The superior vena cava collects blood from the head and upper part of the body, the inferior receives blood from the lower parts of the body (abdomen and lower limbs) and the coronary sinus receives the blood that nourished the myocardium and carries the blood to the right atrium. .

While the posterior wall of the right atrium is smooth, the anterior wall is rough, due to the presence of muscular crests, called pectinate muscles.

Blood passes from the right atrium to the right ventricle through a valve called the tricuspid (formed by three leaflets – valves or cusps).

On the medial wall of the right atrium, which is constituted by the interatrial septum, we find a depression that is the fossa ovale.

Anteriorly, the right atrium has a pyramidal expansion called the right atrium, which serves to dampen the impulse of blood as it enters the atrium.

The holes where the vena cavas empty are called ostia of the vena cava.

The opening of the coronary sinus is called the coronary sinus ostium and we also find a sheet that prevents blood from returning from the atrium to the coronary sinus which is called the coronary sinus valve.


The left atrium is a thin-walled cavity, with smooth anterior and posterior walls, which receives already oxygenated blood; through four pulmonary veins. Blood passes from the left atrium to the left ventricle through the bicuspid (mitral) valve, which has only two cusps.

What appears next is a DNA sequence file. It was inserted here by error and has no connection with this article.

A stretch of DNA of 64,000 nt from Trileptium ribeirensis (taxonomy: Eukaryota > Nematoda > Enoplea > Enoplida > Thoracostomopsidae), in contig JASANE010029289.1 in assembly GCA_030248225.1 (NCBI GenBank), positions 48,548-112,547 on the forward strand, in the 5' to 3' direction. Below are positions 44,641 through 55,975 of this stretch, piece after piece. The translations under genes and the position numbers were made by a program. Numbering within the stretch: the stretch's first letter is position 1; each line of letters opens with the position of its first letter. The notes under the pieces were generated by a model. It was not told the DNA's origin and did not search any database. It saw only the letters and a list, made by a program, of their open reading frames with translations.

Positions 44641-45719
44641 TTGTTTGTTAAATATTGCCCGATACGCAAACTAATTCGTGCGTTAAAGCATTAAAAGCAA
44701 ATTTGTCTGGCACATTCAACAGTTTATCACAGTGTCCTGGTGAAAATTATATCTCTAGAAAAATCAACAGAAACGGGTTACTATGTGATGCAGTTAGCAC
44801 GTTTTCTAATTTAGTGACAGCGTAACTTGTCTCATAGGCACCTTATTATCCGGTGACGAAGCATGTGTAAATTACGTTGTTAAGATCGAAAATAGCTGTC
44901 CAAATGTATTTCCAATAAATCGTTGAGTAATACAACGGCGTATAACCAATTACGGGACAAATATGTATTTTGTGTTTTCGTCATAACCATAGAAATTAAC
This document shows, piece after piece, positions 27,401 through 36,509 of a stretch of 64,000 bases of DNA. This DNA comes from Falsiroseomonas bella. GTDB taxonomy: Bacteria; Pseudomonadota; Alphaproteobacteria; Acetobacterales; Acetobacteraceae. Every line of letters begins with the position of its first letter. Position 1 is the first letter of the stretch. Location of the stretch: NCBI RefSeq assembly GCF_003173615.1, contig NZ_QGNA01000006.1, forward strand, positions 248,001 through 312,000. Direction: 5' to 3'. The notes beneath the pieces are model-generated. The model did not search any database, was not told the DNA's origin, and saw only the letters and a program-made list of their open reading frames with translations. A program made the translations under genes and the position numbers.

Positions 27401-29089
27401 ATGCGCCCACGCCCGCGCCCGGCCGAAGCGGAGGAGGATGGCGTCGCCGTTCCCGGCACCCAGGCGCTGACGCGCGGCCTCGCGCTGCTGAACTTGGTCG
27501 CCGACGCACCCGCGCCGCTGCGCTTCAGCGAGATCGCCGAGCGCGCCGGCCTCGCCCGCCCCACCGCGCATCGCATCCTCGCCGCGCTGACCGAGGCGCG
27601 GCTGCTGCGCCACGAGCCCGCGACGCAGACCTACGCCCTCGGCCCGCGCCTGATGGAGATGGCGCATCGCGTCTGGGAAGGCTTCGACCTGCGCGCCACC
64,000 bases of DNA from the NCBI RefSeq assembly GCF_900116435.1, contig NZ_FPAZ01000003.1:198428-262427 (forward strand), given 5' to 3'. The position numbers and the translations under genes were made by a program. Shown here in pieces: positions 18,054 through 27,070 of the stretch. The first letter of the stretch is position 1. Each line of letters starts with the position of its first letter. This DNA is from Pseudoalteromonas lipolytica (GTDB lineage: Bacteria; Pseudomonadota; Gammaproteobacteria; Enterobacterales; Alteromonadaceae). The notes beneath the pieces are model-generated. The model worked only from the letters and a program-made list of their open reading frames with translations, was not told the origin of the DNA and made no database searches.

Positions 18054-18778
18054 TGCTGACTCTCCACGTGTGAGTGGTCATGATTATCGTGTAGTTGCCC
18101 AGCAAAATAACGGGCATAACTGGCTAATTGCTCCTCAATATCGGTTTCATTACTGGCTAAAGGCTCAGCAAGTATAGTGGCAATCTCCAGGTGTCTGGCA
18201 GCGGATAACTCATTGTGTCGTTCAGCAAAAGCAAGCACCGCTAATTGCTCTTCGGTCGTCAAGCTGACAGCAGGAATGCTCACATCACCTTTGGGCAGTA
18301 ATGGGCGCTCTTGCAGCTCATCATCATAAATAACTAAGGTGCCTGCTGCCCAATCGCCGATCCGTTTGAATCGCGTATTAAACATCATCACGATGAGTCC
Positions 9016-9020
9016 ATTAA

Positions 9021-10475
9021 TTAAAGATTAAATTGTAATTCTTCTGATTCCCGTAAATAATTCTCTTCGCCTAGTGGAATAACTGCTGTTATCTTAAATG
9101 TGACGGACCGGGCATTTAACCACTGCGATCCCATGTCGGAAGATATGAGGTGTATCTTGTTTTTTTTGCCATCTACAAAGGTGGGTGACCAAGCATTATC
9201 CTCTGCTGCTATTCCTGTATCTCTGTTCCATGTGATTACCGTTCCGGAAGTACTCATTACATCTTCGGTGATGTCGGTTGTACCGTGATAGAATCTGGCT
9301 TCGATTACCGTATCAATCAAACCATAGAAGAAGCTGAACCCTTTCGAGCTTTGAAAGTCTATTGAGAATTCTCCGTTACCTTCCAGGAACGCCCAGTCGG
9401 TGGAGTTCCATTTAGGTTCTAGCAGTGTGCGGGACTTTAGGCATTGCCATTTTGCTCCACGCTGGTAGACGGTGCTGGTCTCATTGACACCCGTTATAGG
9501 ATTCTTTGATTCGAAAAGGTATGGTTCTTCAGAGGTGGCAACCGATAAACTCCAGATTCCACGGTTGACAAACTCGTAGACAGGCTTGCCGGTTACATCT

The left atrium also has a pyramidal expansion called the left atrium.


The right ventricle forms most of the anterior surface of the heart. Its interior features a series of elevated bundles of cardiac muscle fibers called fleshy trabeculae.

In the right atrioventricular ostium there is a device called the Tricuspid Valve that serves to prevent blood from returning from the ventricle to the right atrium. This valve consists of three membranous, whitish and irregularly triangular laminae, with a base implanted on the edges of the ostium and the apex directed downwards and attached to the walls of the ventricle by means of filaments.

Each blade is called a cusp. We have an anterior, a posterior and a septal cusp.

The apex of the cusps is held by filaments called chordae tendineae , which insert into small fleshy columns called papillary muscles .

The pulmonary trunk valve is also made up of small sheets, but these are arranged in a shell, called semilunar valves (anterior, left and right).



Estrutura das Valvas Atrioventriculares
In the center of the free edge of each of the valves we find small nodules called semilunar (pulmonary) valve nodules.


The left ventricle forms the apex of the heart. In the left atrioventricular ostium, we find the left atrioventricular valve, consisting only of two sheets called cusps (anterior and posterior). These valves are called bicuspid. Like the right ventricle, it also has fleshy trabeculae and chordae tendineae, which attach the bicuspid valve cusps to the papillary muscles.